to Recognize a Cult
The 700 Club
-- It is easy to identify certain religious groups as cults. Groups like
the Branch Davidians and Heaven's Gate are two obvious examples. But what about
those religious groups that take a more subtle approach? Pat presents several
key identifiers to help you clearly recognize what four underlying practices make
Practically every cult has certain characteristics that can tell
the careful observer that something is wrong. First, what does a group think about
Jesus? Jesus Christ is God, Lord of all, the only source of salvation. Invariably,
a cult will put something else on an equal footing with Christ. It will have a
ritual that is equal to Christ, or it will have a doctrine equal to Christ, or
it will have a leader who is equal to Christ. In other words, even if it acknowledges
Christ as Savior, it will say that you need something else before you can get
into heaven. Cults teach that salvation comes through Christ, plus their little
unique way. Some cults do not acknowledge Christ at all. They may make Him coequal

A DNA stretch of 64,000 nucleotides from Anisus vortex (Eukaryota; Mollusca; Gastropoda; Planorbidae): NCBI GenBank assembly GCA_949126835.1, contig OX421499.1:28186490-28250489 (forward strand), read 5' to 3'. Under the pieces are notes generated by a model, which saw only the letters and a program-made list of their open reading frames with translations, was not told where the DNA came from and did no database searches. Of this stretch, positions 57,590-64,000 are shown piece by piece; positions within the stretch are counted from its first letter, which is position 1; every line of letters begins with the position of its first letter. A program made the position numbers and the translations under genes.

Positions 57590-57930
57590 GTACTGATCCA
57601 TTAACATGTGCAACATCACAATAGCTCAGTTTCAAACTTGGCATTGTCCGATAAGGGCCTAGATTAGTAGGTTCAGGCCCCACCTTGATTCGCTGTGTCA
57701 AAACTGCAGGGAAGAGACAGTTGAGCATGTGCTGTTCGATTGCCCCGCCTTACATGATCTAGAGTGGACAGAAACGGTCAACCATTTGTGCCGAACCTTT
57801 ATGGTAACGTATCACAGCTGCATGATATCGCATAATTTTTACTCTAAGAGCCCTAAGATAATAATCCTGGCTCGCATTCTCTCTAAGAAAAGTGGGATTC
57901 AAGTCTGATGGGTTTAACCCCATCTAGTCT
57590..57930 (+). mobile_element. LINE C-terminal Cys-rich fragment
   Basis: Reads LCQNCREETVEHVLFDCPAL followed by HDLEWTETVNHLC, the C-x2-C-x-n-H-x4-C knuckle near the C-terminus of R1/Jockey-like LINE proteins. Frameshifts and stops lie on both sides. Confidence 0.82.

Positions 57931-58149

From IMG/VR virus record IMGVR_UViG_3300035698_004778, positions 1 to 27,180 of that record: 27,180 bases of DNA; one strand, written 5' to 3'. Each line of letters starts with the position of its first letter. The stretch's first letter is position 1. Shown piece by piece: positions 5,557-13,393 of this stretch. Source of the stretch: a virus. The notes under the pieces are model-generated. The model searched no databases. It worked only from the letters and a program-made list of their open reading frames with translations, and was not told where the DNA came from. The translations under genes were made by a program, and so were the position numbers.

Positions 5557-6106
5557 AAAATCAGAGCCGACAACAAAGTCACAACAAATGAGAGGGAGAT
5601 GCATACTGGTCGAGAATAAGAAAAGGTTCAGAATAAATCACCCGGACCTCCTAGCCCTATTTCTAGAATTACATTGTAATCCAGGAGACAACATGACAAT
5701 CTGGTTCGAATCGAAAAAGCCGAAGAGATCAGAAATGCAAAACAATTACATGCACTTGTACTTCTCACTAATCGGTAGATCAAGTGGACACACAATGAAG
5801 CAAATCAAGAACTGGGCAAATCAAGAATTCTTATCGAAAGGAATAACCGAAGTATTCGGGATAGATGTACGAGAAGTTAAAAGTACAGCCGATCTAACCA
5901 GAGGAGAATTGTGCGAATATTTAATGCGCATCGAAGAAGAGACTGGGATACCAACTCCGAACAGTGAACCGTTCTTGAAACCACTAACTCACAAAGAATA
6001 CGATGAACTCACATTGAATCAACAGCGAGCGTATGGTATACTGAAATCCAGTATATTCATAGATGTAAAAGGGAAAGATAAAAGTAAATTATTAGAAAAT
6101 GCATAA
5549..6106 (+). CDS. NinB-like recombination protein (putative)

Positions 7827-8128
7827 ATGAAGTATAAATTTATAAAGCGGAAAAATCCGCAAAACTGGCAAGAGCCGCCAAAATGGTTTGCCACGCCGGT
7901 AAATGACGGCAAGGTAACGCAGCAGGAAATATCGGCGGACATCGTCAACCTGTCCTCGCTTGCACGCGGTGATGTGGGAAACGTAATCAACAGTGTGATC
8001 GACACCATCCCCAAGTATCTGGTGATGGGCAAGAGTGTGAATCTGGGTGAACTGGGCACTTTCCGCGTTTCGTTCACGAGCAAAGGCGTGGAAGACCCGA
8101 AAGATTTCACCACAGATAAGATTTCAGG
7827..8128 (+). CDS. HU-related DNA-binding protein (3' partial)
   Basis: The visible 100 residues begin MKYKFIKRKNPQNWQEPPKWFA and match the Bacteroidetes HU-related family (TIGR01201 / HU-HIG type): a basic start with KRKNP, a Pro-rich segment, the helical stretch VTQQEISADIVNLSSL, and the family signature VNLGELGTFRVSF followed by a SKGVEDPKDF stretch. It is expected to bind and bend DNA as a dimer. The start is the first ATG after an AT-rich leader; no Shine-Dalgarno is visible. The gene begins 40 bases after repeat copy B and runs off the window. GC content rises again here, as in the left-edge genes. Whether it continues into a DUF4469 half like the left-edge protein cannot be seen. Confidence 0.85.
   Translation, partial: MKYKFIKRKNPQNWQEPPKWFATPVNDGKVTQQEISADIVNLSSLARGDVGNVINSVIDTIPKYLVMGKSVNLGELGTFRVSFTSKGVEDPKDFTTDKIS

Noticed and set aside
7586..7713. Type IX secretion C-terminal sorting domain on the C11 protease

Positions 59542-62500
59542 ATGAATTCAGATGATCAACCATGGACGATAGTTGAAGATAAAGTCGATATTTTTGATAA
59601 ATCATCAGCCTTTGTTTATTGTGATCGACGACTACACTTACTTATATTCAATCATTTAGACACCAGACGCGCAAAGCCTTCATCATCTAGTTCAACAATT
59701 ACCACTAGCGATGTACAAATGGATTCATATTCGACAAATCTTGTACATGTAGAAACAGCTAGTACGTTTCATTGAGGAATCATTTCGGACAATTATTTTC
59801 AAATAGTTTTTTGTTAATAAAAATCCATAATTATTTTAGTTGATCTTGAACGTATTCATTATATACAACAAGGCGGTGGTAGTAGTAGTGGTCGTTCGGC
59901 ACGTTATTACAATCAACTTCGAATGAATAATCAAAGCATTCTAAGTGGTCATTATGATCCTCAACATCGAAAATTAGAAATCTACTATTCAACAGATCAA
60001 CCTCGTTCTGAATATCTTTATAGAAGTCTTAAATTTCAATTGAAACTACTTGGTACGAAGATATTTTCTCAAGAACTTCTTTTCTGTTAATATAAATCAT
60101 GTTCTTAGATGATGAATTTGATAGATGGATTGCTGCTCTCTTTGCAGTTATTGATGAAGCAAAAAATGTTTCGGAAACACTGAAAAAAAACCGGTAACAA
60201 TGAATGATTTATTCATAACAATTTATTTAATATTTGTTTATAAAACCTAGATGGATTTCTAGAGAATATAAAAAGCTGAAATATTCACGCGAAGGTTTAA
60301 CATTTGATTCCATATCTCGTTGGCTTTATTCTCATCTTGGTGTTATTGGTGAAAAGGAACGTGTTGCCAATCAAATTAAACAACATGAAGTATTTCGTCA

with their religious teachers or with certain great men of history. The quickest
way to recognize a cult is by its treatment of Jesus.
Second, cults frequently
attempt to instill fear into their followers. The followers are taught constantly
that salvation comes only through the cult. "If you leave us, you will lose your
salvation," they say.
The third area has to do with the exaltation of the leader
of the cult. Cults often center around a man or woman who is trying to gain power,
money, or influence from manipulating people. This appears to be the case in the
Unification church with Sun Myung Moon. In the Children of God, Moses David Berg
is an autocratic leader. In the People's Temple, Jim Jones drew attention to himself
and asked his followers to die with him. A true leader who serves Jesus Christ
has one goal, and that is to exalt and manifest Jesus. When someone says he has
unique insight into God or is the special one that God has anointed to reach the
world, you are dealing with cultic behavior.
A final mark of a cult is the
unwillingness of the leaders to let the people grow up. A true shepherd will do
everything he can to bring Christian people to maturity as quickly as he can.
He will not seek to avoid necessary teaching, nor will he try to keep people from
maturity. Many cults perpetuate spiritual dependence so that their followers lose
the ability to make independent, rational decisions. Often techniques of brainwashing
are used to create robot-like behavior.
Although there are other marks of cultic
behavior, these seem to be the ones that stand out.
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